Here’s the situation: You have a fixed marketing budget and an unrealistic time frame.
You need to launch a new product line that requires a precision communications plan. It needs to deliver the results the sales teams and CEO expect while making you look like a rock star.
Then someone on your marketing team mentions the four-letter word “test.” Does dead silence fall over the strategic planning session while the word hangs in the air? Won’t someone reach up to grab it and turn its negative aura into a positive opportunity (which it is!) for the team?
To a successful marketer, the word test means two things: 1) time; and 2) money. Too often you have neither.
But testing is all about getting the right answers. And when you get it right, it can propel your career and validate your marketing methodology. You may think there’s no time or money, but odds are there are enough of both. If you can think of creative ways to incorporate at least one test into your next campaign, it will help optimize your future communications.
Here’s a quick multiple choice question for you:
What can you test to get some worthwhile results that won’t slow down the process or cost much more?
A) Audience segment
B) Frequency of communication
C) Content/copy edits
D) All of the above
The answer is D, of course. Recently, we’ve had some quick wins with mail, email and mobile marketing communications that allowed us to test, learn and then apply what we learned. The results have helped us reap the benefits of testing and identified proven best practices. Here are some findings:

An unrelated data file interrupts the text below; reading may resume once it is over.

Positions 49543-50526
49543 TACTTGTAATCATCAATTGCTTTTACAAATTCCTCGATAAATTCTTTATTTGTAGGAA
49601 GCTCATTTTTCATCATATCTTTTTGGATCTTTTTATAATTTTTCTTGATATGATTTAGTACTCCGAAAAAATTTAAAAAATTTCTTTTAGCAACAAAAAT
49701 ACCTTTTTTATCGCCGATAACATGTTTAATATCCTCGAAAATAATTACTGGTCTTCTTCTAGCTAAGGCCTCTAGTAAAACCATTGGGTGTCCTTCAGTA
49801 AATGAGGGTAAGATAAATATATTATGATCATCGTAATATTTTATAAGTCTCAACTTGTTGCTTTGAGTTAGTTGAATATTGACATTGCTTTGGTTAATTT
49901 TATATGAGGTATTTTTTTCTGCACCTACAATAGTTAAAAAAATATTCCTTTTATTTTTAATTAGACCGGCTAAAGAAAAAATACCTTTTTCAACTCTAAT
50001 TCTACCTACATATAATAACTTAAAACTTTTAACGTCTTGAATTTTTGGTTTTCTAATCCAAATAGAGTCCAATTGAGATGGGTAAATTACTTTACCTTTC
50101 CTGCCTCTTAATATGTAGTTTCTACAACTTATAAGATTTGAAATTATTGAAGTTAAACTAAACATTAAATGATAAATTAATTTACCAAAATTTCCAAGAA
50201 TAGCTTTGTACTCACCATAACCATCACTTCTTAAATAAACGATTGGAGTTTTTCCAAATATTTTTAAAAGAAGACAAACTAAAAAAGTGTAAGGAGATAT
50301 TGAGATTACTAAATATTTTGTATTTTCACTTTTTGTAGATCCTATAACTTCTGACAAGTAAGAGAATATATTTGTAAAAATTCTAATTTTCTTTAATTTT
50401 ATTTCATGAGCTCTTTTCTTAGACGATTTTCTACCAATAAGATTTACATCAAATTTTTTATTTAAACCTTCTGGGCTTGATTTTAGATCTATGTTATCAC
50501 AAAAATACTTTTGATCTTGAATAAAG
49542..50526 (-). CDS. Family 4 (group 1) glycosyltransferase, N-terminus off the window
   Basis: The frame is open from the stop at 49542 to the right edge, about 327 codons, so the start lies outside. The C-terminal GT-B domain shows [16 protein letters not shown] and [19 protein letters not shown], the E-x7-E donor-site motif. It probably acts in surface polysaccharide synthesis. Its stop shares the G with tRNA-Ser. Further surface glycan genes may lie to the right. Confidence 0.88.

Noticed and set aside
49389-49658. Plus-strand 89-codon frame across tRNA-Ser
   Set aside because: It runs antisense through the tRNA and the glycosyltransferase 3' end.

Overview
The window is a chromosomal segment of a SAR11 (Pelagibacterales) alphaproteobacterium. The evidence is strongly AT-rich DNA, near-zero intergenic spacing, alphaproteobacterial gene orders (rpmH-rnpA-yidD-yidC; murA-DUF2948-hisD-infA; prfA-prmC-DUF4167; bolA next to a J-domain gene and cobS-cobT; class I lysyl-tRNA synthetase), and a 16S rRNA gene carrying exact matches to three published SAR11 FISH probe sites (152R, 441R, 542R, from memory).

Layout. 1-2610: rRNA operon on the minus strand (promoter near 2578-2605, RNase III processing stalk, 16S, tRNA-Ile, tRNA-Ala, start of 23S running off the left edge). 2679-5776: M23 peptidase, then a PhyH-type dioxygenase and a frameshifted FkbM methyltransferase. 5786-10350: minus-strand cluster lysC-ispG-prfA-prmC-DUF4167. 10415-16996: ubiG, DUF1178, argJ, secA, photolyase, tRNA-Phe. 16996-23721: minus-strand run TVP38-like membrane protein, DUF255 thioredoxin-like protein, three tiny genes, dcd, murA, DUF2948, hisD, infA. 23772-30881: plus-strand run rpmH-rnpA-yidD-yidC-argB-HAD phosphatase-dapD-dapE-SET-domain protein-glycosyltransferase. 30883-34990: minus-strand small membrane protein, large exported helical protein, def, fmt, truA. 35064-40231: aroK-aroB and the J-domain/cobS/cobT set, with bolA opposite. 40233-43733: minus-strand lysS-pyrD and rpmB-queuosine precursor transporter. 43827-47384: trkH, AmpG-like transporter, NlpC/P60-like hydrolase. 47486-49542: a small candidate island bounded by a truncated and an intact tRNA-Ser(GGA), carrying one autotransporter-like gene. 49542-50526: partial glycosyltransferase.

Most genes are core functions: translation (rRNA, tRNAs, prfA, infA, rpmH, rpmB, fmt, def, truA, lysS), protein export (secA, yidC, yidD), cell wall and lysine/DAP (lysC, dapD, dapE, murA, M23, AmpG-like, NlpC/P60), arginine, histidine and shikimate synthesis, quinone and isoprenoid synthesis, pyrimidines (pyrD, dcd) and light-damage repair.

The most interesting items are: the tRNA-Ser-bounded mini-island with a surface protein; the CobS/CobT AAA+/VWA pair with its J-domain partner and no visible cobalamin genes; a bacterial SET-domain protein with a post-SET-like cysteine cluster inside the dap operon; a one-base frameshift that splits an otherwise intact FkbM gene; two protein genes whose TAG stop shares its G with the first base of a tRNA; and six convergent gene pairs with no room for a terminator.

Audience segment: For a recent campaign, the same dimensional lead-generation mailing was sent to two distinct audiences of customers and prospects. The message/offer, relevant to each audience, was different for each group. The prospect campaign generated a 23 percent response rate and the customer group achieved a 74 percent response rate. Consider dividing your audiences, whether it is based on geography, gender or best customers/lapsed customers, and see what resonates with each group.
Frequency of communication: A reminder email sent out two days after a recent survey communication lifted response by 18 percent. No extra cost, no extra work. And it yielded more results than the “one and done” approach. Especially in the case of email communication, don’t assume everyone saw your email the first time. Most consumers prefer email. However, they receive so many, it may take a few times to get noticed.
Content/copy edits: When we called out the customer’s state in the subject line (e.g., “How will X-situation effect you in [your state]?”), open rates increased from 25.7 percent to 29.2 percent. Even that +3.5 percentage point difference can mean a lot when you are reaching a segment size of more than 100,000 people; one of those incremental prospects can turn into a lifelong customer.
Can’t decide what to test?
Here’s a checklist of ideas to consider. Transform that four-letter word T-E-S-T into the positive three-letter word W-I-N for your next campaign by implementing some of these testing strategies.
This post was originally authored by Alexa Ganos, BR’s former group director of direct marketing.